It’s Thanksgiving Day morning and I’ve spent some time thinking about whether I should finish my race-taper with a final run, an elliptical session or simply take two days rest. Yesterday was a busier day than expected, my son accompanied me to the office and at lunchtime we spent a lot of time walking around mid-town. I was wearing my new loafers that lack arch support and also rub against my small toes so my feet were in tough shape when I got home at 5:00 PM. I didn’t run that morning because I’d originally thought I’d get home earlier in the afternoon and I’d do a run then. When I did get home I felt tired and largely unmotivated to run. After some self-debate I decided to go out for a few miles in the hope that exercise would stimulate some energy. I set out for a neighborhood run and covered 2.6 miles at a mid-9 pace. Through most of the run I felt like I was running uphill carrying a pack, my legs felt weighed down and I was genuinely fatigued. When I arrived back home and looked at the time and distance I saw that I covered the same distance as a typical 4:00 AM run but it felt far longer. It’s an exaggeration but you could have moved the decimal point on my distance reading one position to the right and I wouldn’t have felt much different.

I’ve decided to head over to Stillwell Woods a little later this morning to do some laps around the big field. Four times around equals 3.4 miles, a perfect last run before my race, on a forgiving surface. This morning Adventure Girl will be running in the Turkey Trot in Prospect Park in Brooklyn with a friend from the 182 mile Ragner Relay race team she captained earlier this year. I would love to do that race some time. I understand Prospect Park is an amazing place to run and that the event is really well done. Today I’m happy to just get out and enjoy the Stillwell course. I’ll rest on Friday and then run the Bridie Goldstein 5K on Saturday.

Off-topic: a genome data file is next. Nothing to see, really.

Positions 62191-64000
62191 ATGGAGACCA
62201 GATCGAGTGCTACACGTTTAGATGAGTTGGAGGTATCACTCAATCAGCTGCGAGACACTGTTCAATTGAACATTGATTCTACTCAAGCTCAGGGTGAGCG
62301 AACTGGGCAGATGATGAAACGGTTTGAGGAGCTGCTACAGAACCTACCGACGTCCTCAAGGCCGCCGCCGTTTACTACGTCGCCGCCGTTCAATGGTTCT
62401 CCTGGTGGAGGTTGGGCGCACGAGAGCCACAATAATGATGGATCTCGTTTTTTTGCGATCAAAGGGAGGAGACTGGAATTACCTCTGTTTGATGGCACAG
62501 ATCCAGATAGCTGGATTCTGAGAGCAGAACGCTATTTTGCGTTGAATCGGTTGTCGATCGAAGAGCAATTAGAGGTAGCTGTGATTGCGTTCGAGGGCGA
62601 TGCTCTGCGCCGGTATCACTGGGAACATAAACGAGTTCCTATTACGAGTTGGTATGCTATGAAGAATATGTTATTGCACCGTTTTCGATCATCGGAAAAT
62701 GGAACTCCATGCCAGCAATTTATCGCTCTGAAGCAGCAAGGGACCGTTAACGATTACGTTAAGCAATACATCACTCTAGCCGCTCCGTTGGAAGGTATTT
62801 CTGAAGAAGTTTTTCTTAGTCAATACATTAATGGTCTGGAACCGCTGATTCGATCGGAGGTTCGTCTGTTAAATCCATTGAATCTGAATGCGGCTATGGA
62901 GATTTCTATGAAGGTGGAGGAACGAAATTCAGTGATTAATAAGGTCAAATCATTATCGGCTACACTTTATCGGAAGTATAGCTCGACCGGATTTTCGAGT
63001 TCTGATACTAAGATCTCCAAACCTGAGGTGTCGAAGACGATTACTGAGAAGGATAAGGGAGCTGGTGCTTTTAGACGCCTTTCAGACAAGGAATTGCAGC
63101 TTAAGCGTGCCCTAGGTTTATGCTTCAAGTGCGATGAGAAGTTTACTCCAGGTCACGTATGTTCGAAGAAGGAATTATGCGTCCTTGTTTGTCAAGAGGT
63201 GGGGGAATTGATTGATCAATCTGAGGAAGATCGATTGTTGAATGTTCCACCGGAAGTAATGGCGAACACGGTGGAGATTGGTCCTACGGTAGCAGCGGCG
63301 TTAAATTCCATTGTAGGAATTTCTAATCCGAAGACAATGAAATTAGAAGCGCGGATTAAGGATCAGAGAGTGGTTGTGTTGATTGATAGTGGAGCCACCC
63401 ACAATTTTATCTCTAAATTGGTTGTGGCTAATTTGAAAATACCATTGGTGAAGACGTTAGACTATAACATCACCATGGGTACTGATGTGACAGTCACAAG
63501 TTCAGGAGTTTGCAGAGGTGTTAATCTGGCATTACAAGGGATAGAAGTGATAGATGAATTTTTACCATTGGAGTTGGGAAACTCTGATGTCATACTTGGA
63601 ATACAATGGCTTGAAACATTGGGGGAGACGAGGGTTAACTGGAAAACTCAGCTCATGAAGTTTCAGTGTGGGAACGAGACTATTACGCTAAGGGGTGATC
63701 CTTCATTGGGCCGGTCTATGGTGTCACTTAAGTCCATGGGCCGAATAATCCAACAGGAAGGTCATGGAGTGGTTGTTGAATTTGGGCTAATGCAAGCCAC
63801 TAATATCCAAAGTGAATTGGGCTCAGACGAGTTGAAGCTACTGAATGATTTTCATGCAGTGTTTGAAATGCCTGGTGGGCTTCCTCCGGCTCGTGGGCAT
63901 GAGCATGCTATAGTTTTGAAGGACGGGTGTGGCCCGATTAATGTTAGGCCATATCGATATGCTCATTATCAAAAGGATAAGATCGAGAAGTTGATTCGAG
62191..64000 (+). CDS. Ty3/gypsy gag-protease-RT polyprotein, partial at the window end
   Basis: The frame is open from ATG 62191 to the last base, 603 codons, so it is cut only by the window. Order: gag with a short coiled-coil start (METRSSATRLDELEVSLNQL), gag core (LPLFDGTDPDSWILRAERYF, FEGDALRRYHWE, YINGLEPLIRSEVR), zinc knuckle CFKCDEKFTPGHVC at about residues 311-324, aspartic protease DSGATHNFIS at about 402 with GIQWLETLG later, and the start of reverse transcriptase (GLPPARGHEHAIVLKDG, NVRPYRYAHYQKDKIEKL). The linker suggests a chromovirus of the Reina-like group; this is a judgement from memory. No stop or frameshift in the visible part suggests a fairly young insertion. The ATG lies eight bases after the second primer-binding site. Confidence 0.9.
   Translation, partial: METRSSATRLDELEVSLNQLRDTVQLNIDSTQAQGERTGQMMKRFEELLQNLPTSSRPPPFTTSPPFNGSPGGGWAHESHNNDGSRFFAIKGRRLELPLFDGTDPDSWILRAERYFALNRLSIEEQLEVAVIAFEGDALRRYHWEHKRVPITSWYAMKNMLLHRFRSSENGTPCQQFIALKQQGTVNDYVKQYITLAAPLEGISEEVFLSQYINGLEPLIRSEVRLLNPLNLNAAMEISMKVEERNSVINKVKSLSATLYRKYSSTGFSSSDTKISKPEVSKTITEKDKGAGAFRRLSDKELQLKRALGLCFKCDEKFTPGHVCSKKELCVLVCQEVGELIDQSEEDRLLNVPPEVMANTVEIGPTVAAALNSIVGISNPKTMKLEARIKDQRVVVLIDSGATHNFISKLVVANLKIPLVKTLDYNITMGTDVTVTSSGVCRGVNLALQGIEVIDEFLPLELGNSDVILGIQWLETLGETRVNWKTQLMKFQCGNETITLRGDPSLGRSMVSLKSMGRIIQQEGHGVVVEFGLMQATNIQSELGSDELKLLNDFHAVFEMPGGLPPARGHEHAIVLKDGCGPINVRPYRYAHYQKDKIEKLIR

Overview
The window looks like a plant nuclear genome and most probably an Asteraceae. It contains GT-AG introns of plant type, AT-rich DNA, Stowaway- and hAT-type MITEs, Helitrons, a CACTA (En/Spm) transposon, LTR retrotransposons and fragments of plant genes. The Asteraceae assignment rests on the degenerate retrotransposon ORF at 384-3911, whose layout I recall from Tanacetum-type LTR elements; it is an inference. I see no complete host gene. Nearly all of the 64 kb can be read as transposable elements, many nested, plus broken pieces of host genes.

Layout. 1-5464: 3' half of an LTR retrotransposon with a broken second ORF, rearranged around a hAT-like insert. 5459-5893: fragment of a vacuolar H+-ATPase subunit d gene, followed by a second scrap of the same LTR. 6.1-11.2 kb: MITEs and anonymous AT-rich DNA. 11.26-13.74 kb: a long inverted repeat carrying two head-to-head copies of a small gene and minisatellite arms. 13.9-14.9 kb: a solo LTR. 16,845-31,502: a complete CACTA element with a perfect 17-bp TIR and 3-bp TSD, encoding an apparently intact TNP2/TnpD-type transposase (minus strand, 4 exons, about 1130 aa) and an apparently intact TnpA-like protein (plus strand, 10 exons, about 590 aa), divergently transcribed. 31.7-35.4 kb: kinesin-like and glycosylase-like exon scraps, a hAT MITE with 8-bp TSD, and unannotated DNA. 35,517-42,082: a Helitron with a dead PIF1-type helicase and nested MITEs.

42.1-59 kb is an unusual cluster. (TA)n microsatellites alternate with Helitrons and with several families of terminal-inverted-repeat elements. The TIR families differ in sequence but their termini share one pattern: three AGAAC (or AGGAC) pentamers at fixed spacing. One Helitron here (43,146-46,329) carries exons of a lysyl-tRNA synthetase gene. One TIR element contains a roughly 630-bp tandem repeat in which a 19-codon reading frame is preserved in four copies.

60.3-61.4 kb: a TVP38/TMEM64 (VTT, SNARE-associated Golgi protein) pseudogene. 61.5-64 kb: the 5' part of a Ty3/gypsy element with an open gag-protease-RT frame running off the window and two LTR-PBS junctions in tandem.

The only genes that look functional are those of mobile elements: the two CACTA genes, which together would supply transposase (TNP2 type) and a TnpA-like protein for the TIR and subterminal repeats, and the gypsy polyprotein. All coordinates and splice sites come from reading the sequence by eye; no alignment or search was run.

A recovery run turns speedy

I had a tough day on Friday that included lab tests from my annual checkup. As the day went on I realized that I was too worn out to do my daily run. After getting a decent night’s sleep I woke up early and considered my running options: long or short, street or trail, near or far. I’ve wanted to run at Caumsett State Park in Lloyd Neck which is drivable in less than 15 minutes (and probably much less at 6:00 AM on a Saturday) and thought today might be the day. On further thought, with yesterday’s blood tests, I was concerned about pushing too hard while running alone so I decided to stay local and just run in the neighborhood.